So here’s the first point that the governor and lieutenant governor make: “Preventing hospital admissions and reducing unnecessary re-admissions.” Well, hospitals were already well underway with admissions and re-admissions under the ACA [the 2010 federal Affordable Care Act] and under a “health homes” policy. It was already being done.
Point 2: “Empowering patients by knowing their health risks and needs.” There is no measurement that supports this statement. And when MCOs were asked at the last Medicaid oversight meeting, “How will you know when managed care is a success? What data will indicate that?” the MCOs said it would take more time.
“Coordinating care for the most vulnerable patients and ensuring healthier outcomes.” That’s the third point. They do coordinate care for the most vulnerable patients, although there is criticism over unreturned calls, sloppy case management and worker shortages. Ensuring healthier outcomes is still something that has yet to develop through a longer collection of data.
Fourth point: “Utilizing preventive health and wellness services never offered before in Medicaid.” I have heard time and time again that it’s true that patients are getting different preventive health and wellness services, but they can’t find transportation to some of these services, if it’s a health service or if it’s the Boys and Girls Club or whatever it is, there’s always, there are always predicaments around transportation.
Point five: “Saving taxpayers $110 million in FY17 and $232 million in FY18.” This comes up time and time again. Here’s what this is. This is what the MCOs are spending versus a projection of what it might have cost under fee-for-service. It is a projection. This is not real. Again, that’s why the MCOs can lose hundreds of millions of dollars and at the same time, the governor is saying that we’re saving money. So I hope you understand that very important point.
Then under the “better outcomes” of the media release, it says “Hospital admissions and re-admissions.” They say that hospital admissions are down 54 percent overall. Wow! Here’s the ugly truth: that hospitals are continually battling with the MCOs over appropriate classifications of patients. For instance, if a patient comes into the ER, they’re sick, unstable, or mentally ill, the MCO is now telling the hospital that these patients are “observation patients,” and that classification has led to the admission number looking much lower than the comparison of what we used to do. Hospitals report an incredible increase in observation stays, and hospitals are not getting paid. It is much cheaper for the MCOs to do this. That’s the ugly truth.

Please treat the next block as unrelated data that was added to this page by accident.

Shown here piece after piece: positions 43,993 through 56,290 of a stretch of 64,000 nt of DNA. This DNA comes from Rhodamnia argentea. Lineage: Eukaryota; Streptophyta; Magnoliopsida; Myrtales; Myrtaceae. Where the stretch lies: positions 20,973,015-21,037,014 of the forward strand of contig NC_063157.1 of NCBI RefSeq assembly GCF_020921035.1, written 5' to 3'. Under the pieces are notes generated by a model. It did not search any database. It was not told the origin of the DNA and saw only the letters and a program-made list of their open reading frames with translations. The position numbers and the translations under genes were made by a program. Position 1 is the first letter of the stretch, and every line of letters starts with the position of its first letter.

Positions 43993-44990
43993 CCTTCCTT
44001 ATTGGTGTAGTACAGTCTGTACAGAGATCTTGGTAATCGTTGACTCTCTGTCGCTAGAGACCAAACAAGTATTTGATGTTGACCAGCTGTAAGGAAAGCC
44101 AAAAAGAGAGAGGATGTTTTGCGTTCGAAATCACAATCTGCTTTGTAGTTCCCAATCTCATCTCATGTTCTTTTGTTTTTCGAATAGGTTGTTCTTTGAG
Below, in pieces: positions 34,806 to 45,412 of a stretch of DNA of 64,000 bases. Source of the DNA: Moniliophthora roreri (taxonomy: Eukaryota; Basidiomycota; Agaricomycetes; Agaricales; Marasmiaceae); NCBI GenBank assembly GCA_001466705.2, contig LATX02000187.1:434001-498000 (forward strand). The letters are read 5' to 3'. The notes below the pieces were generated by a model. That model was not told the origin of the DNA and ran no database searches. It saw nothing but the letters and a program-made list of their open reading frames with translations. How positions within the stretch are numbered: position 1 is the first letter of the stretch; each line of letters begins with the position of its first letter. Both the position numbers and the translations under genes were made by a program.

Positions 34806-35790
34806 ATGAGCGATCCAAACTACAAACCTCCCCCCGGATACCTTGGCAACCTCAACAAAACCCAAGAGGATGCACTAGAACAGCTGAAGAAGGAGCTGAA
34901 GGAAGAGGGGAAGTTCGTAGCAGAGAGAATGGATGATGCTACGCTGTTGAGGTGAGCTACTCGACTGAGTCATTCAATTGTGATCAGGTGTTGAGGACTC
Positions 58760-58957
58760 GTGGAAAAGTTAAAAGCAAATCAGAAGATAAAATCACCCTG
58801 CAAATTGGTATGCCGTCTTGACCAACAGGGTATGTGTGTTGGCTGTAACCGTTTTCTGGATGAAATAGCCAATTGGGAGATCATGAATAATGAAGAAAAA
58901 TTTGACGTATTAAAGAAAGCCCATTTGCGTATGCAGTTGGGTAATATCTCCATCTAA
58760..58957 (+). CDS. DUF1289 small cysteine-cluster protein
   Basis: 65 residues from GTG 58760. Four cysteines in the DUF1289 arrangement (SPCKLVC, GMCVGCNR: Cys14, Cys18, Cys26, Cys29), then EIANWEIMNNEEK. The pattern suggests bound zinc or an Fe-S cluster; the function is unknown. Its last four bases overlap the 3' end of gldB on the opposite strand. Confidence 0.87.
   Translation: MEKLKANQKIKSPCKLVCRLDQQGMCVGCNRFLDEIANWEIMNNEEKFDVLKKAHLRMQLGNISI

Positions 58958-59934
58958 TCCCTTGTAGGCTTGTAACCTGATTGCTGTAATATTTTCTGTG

Mathis then discussed the downward spiral for Medicaid in Kansas; watch the rest of her speech beginning at 4:06:25.
Senator David Johnson took the floor immediately after Mathis. His remarks begin at the 4:17:00 mark. He read part of the governor’s press release and pointed out that when you click on the embedded links, you get “a little poster here” rather than facts. “There’s no depth to this at all.” Johnson continued:
I was downstairs with some of the great people, the great Iowans who are served by Village Northwest Unlimited in Sheldon [O’Brien and Sioux County]. And you know, they’re really concerned. And they know what MCO stands for. It stands for lack of services, dropping of services, inability to coordinate services. They know what this is all about. […]
First we follow Wisconsin on collective bargaining, and then we, we follow Kansas on some of this Medicaid privatization. I mean, this is just silly. [holds up press release] Absolutely silly. You know, there needs to be a new communications director downstairs [who can] give us maybe a little more information on these lousy, lousy press releases. Sorry about that, but you know, wouldn’t get in my paper back in the good old days.
From the April 5 Des Moines Register report by Tony Leys, “Hospitals doubt Branstad claim Medicaid privatization has cut hospitalizations 54%”:
“We’re as perplexed as anybody. Those sort of numbers don’t make any sense,” association spokesman Scott McIntyre said Wednesday afternoon.
The hospital association, which opposed the switch to private Medicaid management, has a federal contract to collect and publish extensive data on the use of Iowa hospitals. Their data show the number of Medicaid recipients being discharged from Iowa hospitals declined about 4 percent in the past year.
The two data sets being cited aren’t exactly the same, but they shouldn’t be off by a factor of 50 percentage points, McIntyre said. He added that if the number of Medicaid inpatients had dropped more than half, hospital administrators surely would have noticed.
Amy McCoy, spokeswoman for the Iowa Department of Human Services, said the press release was based on data reported to her agency by the three national companies overseeing care for more than 500,000 poor or disabled Iowans covered by Medicaid. Those data showed a decline from 28,462 hospital admissions of those members in the three months from April through June 2016 to 13,055 from October through December. A deeper look at the numbers showed the Medicaid management companies reported that hospital admissions quadrupled last spring, from 3,905 in April to 15,664 in June, before plummeting back to 5,723 in July. The reported June spike in hospitalizations pumped up the numbers for the first quarter’s worth of data cited in the governor’s press release.
McIntyre said his association’s data shows no such spike in hospitalizations last June.